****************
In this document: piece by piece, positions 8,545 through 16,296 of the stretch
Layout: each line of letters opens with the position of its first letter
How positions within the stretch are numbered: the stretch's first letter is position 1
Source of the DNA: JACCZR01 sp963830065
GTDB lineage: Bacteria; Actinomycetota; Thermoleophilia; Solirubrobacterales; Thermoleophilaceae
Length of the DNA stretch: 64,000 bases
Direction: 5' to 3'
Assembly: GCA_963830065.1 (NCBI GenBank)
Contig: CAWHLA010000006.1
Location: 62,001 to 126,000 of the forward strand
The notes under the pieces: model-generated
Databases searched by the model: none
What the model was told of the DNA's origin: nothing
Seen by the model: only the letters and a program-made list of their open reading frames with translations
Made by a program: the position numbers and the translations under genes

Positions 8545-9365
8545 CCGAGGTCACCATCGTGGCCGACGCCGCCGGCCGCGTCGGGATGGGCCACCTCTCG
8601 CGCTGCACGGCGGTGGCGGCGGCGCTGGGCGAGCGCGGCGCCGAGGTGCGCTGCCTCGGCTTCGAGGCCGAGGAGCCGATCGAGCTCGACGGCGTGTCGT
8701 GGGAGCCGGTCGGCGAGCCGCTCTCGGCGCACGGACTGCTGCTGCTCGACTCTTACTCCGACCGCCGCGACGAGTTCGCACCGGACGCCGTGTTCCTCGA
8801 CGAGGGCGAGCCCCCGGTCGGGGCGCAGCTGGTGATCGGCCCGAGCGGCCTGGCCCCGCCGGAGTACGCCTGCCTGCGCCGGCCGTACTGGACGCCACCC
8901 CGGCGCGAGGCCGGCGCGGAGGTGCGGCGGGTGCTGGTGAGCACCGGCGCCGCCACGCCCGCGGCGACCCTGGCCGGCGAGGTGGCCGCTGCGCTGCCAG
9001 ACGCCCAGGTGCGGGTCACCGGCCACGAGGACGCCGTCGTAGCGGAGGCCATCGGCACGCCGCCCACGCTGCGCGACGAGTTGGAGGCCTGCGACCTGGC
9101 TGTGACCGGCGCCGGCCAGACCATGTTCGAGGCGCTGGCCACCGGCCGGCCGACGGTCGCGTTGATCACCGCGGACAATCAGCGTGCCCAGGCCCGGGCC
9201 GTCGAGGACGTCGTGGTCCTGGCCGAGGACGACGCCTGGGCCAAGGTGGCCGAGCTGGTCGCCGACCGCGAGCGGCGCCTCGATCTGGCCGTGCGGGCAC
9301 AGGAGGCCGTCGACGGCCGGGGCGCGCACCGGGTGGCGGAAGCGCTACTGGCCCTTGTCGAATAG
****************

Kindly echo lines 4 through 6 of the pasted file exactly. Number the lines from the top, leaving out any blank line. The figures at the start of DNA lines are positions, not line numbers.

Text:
Source of the DNA: JACCZR01 sp963830065
GTDB lineage: Bacteria; Actinomycetota; Thermoleophilia; Solirubrobacterales; Thermoleophilaceae
Length of the DNA stretch: 64,000 bases